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John B. King will have his first hearing in the process toward being confirmed as the next U.S. Secretary of Education.  This hearing will be before the Senate Education Committee and U.S. Senator Lamar Alexander (R-TX) will chair those hearings.

He doesn’t have the best track record when it comes to President Obama’s picks for Secretary of Education.

Take for instance the following Politico article from January 2009:

With Republican friends like these, Arne Duncan should have no problem selling Barack Obama’s education agenda to Congress.

“I think you’re the best,” Sen. Lamar Alexander (R-Tenn.) told Duncan Tuesday morning during the confirmation hearing for the next education secretary. And Sen. Richard Burr (R-N.C.) engaged in the love fest too: “This is a guy who gets it.”

Aw shucks, I wonder what Alexander will say to King? “Hey you’re doing a great job as Acting Secretary”?

We don’t need a love fest today, we need Senators asking tough questions of the guy who practically was run out of New York on a rail, but landed a cushy job at the U.S. Department of Education instead.

Based on Alexander’s track record I’m sure we can suspect that he’ll say to King, “you’re the best,” and press for his confirmation so the rest of us can be afflicted by the former failed New York Education Commissioner.

Common Core Under the Edwards Administration in Louisiana

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Louisiana Governor John Bel Edwards is in his second month in office and it is apparent he will not fight Common Core like his predecessor Bobby Jindal did. He has already dropped the lawsuits the Jindal administration initiated, but in doing so caused some turmoil with the state’s Attorney General as The News Star reported earlier this month.

Louisiana Gov. John Bel Edwards said Thursday he will drop the appeal of a Bobby Jindal-era federal lawsuit seeking to block Common Core nationally, but new Louisiana Attorney General Jeff Landry said late Thursday that would be his decision to make.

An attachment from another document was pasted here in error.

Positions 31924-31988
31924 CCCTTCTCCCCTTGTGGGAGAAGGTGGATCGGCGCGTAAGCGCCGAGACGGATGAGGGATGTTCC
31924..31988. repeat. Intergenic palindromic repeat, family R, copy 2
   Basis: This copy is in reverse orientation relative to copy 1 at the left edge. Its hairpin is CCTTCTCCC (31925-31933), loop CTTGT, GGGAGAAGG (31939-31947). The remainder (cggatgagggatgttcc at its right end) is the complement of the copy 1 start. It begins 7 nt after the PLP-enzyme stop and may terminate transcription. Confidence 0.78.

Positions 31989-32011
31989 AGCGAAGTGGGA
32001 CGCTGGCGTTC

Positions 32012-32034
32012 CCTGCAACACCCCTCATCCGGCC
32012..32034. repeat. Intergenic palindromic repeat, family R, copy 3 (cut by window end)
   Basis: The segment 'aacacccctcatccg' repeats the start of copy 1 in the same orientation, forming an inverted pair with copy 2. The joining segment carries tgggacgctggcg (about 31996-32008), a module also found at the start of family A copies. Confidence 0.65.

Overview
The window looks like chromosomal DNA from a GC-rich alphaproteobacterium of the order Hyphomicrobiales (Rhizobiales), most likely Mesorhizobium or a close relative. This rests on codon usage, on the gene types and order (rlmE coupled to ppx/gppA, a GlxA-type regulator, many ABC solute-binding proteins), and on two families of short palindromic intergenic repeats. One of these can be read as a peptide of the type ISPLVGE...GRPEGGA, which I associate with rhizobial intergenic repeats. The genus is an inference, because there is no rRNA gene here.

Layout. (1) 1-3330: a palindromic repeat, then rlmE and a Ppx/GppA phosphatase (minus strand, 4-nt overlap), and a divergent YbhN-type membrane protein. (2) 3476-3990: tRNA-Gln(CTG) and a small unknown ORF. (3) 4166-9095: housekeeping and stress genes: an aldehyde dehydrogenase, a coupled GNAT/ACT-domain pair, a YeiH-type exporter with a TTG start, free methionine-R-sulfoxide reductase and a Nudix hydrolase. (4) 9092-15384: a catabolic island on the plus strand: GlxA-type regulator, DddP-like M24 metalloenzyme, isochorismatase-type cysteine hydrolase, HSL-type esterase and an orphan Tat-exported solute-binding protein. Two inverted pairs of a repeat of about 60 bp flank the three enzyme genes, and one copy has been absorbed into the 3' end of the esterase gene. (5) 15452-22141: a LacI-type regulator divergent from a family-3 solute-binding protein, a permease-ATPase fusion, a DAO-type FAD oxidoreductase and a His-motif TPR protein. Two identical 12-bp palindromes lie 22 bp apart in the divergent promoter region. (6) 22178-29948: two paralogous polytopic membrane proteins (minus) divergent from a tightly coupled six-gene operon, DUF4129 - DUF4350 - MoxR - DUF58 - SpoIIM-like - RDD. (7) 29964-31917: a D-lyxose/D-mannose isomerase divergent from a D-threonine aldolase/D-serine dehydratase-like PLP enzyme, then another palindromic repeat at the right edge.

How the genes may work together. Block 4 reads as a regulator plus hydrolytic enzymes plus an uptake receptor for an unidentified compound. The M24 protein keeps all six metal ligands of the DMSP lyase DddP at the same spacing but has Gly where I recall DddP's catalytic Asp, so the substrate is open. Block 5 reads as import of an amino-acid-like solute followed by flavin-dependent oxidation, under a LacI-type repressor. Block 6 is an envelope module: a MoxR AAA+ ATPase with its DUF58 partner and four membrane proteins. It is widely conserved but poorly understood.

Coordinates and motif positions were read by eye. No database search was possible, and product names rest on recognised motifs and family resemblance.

“As Louisiana attorney general, I am intervening in this case, and I will determine if it will proceed,” Landry said.

Richard Carbo, the governor’s communications director, fired back.

“As far as the office of the governor is concerned, this case is over,” Carbo said. “If the Attorney General feels the need to pursue further litigation, he will proceed using his own resources.”

The Louisiana Board of Elementary and Secondary Education is set to vote March 5th on proposed revised ELA and Math academic standards. The review committee took the Common Core State Standards as the starting point and went from there.

I have NOT done a through review of these standards, but from scanning through the crosswalk document for the ELA standards it appears that what was mostly done was a revision of 81 standards, of those I read it appeared to be mainly tweaking the language of the original standards. This represents roughly 12% of the ELA standards. It still places an emphasis on information text so I can’t say that I’m very encouraged by what I’ve seen.

I could see there was definitely more work done on the math standards as I perused the crosswalk document. There were three new standards added. One elementary math standard was moved to a different grade. The high school math standards were reordered to reflect Algebra I, Geometry and Algebra II to do away with integrated math which I believe is a good change. Three standards were deleted. There were considerably more standards revised than what I saw with the ELA standards – 137 in all.  I think it’s unfortunate that like Common Core the draft Louisiana math standards stop at Algebra II.

The ELA standards appear to be closer to a rebranding while the math standards had more work done. I’ll let others better qualified judge the quality of the new standards. All of this may be for naught if they continue to use PARCC as an assessment anyway.

I know many Louisiana parents were frustrated with how the review process went. I’m interested to hear from Louisiana parents, what are you hearing about the new standards? What is your opinion of them?

Update: J.R. Wilson, a TAE advocate and math expert, made these observations in an email after looking at the K-8 2015-2016 Louisiana Standards, Common Core State Standards and draft standards for Louisiana in math:

At the second grade level, the three sets of standards are presented in the same order and are identical.  Absolutely no changes, additions, or omissions. 

At the kindergarten level, there are three standards that differ from the Common Core State Standards slightly but not significantly.  One standard has been added for LA that is not in the CCSS.  In essence they are the same standards with much identical wording except for three standards.  The difference is minor and negligible.  The rest of the standards are presented in the same order and are identical.